I have not been involved in any communication that may have taken place with respect to the language of the act, but given the date of those reports, I am satisfied that there was no opportunity for the elected leadership of the five tribes and citizens to review the draft language of this bill and to make contributions. I have certainly not seen tribal Council resolutions endorse such a bill. On July 10, the chief of the Seminole Nation, Mr. Chilcoat, responded to Attorney General Hunter`s release of the draft agreement by saying, “To be clear, the Seminole Nation was not involved in discussions of the proposed legislation between the other four tribes and the State of Oklahoma.” Also on July 10, Muscogee (Creek) Nation Chief David Hill declared that the Muscogee (Creek) Nation does not agree with the proposed agreement in principle, released yesterday by the State of Oklahoma. In particular, there is no signature for the agreement in principle. The tribes are the Cherokee, Choctaw, Chickasaw, Creek and Seminole Indians in Oklahoma. All criminal justice issues can be addressed through intergovernmental agreements between federal, state and tribal authorities, a common practice in tribal communities and reserves in different U.S. states. Creek Nation alone has cross-of-putation agreements with 40 of the county`s 44 jurisdictions and the municipalities of the Creek Nation Reserve. And immediately after the Supreme Court decision, all U.S. attorneys in Oklahoma issued a statement confirming that the United States would use all necessary resources to arrest and prosecute Indians who commit crimes within the limits of the reservation, and the Muscogee Nation (Creek) promised to do the same. In short, there is no obligation on Congress to commit.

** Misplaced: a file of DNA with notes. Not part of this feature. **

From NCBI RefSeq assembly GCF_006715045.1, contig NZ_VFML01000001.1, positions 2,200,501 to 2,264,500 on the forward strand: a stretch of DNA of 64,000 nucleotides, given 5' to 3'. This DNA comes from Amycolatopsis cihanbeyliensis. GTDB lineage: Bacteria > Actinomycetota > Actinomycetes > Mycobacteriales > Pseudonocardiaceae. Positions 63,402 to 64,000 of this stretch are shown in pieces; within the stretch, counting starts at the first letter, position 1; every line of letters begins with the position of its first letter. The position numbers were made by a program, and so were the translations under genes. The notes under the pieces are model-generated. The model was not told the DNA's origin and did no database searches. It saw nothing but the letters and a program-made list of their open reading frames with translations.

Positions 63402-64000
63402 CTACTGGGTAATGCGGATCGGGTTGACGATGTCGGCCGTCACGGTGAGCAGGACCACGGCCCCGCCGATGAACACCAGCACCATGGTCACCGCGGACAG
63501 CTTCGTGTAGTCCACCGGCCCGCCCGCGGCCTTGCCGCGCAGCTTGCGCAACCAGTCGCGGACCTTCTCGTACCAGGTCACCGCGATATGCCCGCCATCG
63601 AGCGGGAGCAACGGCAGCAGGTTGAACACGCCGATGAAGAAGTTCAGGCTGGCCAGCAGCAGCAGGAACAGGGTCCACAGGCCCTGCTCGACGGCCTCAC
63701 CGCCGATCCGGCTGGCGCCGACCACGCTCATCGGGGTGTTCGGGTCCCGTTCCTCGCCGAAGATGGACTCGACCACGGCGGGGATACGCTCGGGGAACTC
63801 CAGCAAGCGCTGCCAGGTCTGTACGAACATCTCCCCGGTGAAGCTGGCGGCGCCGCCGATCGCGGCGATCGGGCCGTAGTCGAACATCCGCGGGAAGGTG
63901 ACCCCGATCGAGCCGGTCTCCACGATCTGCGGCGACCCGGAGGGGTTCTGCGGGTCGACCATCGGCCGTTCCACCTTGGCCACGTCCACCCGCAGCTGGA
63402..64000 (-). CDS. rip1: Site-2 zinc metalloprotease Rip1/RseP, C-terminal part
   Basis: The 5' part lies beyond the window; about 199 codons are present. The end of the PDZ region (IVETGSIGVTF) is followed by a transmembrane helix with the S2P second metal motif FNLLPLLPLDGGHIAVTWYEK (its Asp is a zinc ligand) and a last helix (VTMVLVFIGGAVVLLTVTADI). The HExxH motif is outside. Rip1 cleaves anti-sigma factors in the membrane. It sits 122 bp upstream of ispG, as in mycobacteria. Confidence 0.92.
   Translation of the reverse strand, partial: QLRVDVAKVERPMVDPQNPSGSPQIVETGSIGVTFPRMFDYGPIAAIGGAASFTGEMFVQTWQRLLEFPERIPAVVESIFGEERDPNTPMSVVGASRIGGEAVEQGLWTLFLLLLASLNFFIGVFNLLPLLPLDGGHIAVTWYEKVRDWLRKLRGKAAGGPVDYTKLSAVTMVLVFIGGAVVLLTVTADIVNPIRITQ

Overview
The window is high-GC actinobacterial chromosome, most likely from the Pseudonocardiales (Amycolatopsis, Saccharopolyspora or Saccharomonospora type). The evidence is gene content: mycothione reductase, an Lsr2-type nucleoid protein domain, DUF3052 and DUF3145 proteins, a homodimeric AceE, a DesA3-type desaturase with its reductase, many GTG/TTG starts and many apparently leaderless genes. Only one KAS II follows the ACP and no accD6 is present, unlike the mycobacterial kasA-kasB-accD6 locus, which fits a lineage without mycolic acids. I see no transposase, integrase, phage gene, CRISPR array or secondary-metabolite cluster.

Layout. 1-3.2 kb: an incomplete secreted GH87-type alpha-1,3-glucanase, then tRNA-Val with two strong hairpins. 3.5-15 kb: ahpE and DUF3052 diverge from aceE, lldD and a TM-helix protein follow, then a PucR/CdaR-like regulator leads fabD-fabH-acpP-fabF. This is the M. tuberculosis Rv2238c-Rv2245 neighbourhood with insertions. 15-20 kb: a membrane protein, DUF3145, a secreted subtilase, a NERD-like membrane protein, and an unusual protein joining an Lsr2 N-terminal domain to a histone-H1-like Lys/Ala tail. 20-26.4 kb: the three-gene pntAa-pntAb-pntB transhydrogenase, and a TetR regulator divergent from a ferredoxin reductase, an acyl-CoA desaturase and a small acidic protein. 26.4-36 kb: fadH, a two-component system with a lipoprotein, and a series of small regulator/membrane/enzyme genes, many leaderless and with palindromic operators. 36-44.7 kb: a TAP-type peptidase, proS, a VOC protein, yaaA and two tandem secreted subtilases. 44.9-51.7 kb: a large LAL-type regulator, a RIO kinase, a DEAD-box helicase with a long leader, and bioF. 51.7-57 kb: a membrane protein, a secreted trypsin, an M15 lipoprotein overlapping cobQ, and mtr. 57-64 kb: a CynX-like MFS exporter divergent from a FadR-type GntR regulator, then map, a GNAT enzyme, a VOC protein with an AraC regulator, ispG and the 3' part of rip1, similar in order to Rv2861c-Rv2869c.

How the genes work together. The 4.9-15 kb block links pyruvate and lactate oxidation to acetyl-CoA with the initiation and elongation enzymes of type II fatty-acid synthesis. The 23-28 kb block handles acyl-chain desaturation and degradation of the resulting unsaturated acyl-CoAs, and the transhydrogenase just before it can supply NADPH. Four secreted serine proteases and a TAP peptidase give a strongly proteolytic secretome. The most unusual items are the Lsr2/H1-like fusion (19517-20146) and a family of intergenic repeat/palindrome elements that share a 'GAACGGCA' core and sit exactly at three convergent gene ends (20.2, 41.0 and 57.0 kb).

OKLAHOMA CITY – Oklahoma`s attorney general on Thursday reached an agreement with five major tribes on how criminal and civil cases are handled in the state following the landmark U.S. Supreme Court decision last week, which confirmed that most of eastern Oklahoma is Indian territory. However, many tribal citizens and supporters fear that the historic victory could be undermined by an “agreement in principle” published last week. Last Thursday, Oklahoma released an agreement between the Oklahoma Attorney General`s Office and the Five Tribes, which sets out the principles of a law that tribes and the state would ask Congress to pass. But at the end of the day, Seminole Nation chief Greg P. Chilcoat said his tribe was “not involved in the discussions” and withdrew its support. On Friday, the chief of the Muscogee (Creek) nation, David Hill, announced that the tribe “does not agree that laws are necessary.” It appears that at least the Cherokee Nation and the Chickasaw Nation still support the proposed legislation, but their future remains uncertain. It is true that Congress may decide to lift a reservation, even after a court has upheld its sustainability. Such a decision in 2020 would be a shocking and reprehensible violation of the solemn promises made to the tribes. As with criminal justice, the agreement in principle expands Oklahoma`s civil jurisdiction. As I have already explained, tribes normally have civil jurisdiction (including tax administration) in their reserves with respect to (1) members of the tribe, (2) non-members who do business or reside on tribal trusts and restricted lands, and (3) non-members outside of trust and restricted countries (but within the reserve) whose conduct threatens political integrity , economic security or the health or well-being of the tribe. States cannot tax on their reserves the activities, income or property of tribes or tribes without a clear statement from Congress.